Sunday, June 6, 2010

Phenolic taste

After over 40 batches of pretty good beers, I finally had to dump a whole 5gal batch of beer due to extreme high phenolic flavor.
It feels bad watching that golden nectar going thru the sink hole but it was really undrinkable, at least for my palate.
Several issues with my process could have caused the problem:
- Over sparging the grain, having too low gravity at end of sparge
- Sparging with water temperatures above 170F. Few times my sparge water was at 181F.
- Fermentation at too high temperatures.
- Use of water collected thru a garden hose, which I found was adding a nasty plastic flavor.
- Expired water filter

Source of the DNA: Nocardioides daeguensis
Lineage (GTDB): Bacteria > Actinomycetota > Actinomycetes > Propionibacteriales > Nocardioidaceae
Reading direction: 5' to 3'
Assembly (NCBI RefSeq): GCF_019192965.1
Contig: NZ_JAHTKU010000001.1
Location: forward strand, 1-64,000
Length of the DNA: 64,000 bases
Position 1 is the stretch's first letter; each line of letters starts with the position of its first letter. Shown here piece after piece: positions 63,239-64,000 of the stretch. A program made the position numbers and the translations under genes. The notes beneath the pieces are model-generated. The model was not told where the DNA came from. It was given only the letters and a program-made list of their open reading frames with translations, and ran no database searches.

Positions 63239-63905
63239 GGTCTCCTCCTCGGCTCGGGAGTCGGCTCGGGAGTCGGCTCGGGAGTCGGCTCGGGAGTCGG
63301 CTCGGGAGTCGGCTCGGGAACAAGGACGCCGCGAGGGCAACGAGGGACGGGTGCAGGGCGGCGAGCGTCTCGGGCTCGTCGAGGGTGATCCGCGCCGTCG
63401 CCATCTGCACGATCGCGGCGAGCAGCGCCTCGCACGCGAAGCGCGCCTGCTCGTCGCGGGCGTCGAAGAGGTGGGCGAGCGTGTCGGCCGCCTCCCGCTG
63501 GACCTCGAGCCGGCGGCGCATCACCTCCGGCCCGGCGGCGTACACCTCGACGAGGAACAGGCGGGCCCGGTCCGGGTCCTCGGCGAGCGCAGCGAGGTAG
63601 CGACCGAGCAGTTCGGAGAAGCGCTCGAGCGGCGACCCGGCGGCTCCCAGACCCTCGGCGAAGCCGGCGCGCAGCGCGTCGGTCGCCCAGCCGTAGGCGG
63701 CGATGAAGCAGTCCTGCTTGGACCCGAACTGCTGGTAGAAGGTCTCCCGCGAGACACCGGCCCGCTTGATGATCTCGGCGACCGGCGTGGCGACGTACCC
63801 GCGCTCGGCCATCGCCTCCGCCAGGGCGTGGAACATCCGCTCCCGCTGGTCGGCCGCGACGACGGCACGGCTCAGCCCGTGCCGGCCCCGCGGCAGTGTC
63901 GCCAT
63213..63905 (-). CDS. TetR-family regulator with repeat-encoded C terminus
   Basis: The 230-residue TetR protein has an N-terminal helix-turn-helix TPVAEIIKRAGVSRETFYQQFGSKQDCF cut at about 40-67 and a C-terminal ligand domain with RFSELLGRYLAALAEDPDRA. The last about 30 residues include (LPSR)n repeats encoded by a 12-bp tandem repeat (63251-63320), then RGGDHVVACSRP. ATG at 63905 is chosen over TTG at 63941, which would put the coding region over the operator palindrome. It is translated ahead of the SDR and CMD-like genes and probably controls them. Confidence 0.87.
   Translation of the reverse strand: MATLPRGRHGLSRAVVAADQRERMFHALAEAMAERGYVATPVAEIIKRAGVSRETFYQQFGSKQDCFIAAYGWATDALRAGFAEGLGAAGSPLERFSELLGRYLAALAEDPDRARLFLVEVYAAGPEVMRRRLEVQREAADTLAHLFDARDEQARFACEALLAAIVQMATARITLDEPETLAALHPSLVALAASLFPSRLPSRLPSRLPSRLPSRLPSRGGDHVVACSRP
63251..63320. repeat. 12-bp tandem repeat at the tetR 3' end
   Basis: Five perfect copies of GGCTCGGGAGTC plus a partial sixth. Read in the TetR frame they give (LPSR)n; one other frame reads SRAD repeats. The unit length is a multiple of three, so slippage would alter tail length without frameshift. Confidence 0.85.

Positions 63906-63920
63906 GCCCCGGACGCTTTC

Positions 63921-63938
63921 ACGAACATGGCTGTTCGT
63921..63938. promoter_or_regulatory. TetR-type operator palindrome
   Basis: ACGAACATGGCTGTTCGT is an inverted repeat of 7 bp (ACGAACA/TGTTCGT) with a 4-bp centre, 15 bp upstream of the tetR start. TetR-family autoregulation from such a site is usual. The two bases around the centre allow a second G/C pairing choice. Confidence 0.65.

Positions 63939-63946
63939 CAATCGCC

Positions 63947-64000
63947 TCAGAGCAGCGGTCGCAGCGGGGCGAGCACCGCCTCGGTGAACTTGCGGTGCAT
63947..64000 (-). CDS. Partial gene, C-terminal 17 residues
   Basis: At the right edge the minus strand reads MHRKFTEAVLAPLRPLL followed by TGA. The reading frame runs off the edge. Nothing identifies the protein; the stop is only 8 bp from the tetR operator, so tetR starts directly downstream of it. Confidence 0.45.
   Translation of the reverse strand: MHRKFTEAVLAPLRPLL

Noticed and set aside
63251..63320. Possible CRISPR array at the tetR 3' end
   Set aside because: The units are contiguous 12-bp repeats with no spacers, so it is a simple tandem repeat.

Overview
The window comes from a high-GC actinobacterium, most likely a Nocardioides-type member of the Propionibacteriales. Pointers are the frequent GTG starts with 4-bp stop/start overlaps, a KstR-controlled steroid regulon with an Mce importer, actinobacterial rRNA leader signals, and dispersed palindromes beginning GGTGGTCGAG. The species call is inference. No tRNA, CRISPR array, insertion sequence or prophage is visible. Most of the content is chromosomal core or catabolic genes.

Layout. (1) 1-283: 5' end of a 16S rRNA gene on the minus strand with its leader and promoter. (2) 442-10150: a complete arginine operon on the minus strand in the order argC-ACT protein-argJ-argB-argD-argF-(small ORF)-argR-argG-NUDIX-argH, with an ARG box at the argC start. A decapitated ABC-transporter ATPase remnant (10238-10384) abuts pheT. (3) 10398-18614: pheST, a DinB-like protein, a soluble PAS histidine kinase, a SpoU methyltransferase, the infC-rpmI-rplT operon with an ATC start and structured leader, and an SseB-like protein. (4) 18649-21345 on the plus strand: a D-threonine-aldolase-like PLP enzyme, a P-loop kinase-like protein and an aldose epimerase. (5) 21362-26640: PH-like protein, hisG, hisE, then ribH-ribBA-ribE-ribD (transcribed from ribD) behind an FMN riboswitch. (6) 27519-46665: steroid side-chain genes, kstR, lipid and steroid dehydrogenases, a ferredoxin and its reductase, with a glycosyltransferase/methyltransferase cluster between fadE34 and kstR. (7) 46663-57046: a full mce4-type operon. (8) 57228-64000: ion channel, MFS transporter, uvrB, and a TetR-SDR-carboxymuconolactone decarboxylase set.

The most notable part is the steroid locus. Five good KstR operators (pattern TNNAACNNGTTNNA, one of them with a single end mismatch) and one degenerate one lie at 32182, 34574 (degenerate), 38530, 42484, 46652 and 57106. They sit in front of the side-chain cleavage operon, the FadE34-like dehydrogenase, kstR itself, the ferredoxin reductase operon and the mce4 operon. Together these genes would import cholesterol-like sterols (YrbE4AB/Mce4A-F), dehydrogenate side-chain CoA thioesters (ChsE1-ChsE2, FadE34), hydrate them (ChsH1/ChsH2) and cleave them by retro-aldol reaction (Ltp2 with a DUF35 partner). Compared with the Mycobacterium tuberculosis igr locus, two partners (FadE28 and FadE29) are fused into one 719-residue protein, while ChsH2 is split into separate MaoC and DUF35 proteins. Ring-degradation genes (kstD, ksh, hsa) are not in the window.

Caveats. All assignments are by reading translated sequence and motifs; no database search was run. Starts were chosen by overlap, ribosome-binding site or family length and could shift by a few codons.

Here are the changes I made to my process to try to fix this phenolic taste issue that happened to few batches:

- Collect only 4gals of wort from mashing in order to end sparge at higher gravity. That drive my grain bill up by as much as 3lb of base malt, but a cost I'm willing to pay to get better quality beer.
- Making sure my sparge water is between 165 to 170F. Never above 170F.
- Fermenting at lower temps. My fermentation chamber let me do this on a heart beat.
- By-passed the garden hose when collecting my brewing water.
- Replaced my water filter cartridge

Have brewed two batches after these changes and can definitely notice the difference.
This issue was probably on my beers for a while but not noticeable when brewing beers with stronger flavors to hide behind. With latest recipes of very light taste profiles, the phenolic flavor became evident.


  1. Phenolic? You might want to try a food-grade hose made for RV's. Also, batch sparging makes picking up tannins much less likely since you never have super low gravity wort at high temperature. Your efficiency is likely to remain the same, depending on your crush.